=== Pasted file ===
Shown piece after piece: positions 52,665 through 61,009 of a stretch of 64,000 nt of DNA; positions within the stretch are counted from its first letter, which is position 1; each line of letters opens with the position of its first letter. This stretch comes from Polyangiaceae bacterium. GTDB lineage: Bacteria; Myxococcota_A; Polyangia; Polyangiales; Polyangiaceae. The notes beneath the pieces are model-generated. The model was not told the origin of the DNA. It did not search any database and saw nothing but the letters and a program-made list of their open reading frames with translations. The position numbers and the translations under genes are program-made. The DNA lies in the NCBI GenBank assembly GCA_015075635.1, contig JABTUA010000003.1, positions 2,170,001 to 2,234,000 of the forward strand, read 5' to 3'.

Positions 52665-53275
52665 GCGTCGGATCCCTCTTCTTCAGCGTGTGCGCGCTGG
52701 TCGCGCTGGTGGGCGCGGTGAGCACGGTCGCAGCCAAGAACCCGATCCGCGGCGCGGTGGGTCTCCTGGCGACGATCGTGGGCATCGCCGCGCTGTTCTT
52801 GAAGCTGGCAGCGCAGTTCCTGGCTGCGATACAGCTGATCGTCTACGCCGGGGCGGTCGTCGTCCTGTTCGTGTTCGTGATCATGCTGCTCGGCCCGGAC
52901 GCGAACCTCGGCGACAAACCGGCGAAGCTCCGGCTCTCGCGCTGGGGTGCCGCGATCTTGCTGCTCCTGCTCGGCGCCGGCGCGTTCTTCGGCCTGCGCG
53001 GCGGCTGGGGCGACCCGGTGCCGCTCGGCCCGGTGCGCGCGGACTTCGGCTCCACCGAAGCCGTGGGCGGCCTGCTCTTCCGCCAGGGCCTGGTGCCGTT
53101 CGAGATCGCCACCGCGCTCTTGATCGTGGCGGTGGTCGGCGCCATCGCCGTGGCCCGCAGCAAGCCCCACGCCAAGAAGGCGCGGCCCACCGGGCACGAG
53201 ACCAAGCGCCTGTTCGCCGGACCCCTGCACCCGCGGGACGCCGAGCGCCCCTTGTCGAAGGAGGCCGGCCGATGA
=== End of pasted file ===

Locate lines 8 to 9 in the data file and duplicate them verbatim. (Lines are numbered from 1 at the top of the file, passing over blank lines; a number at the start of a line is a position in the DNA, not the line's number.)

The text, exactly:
53101 CGAGATCGCCACCGCGCTCTTGATCGTGGCGGTGGTCGGCGCCATCGCCGTGGCCCGCAGCAAGCCCCACGCCAAGAAGGCGCGGCCCACCGGGCACGAG
53201 ACCAAGCGCCTGTTCGCCGGACCCCTGCACCCGCGGGACGCCGAGCGCCCCTTGTCGAAGGAGGCCGGCCGATGA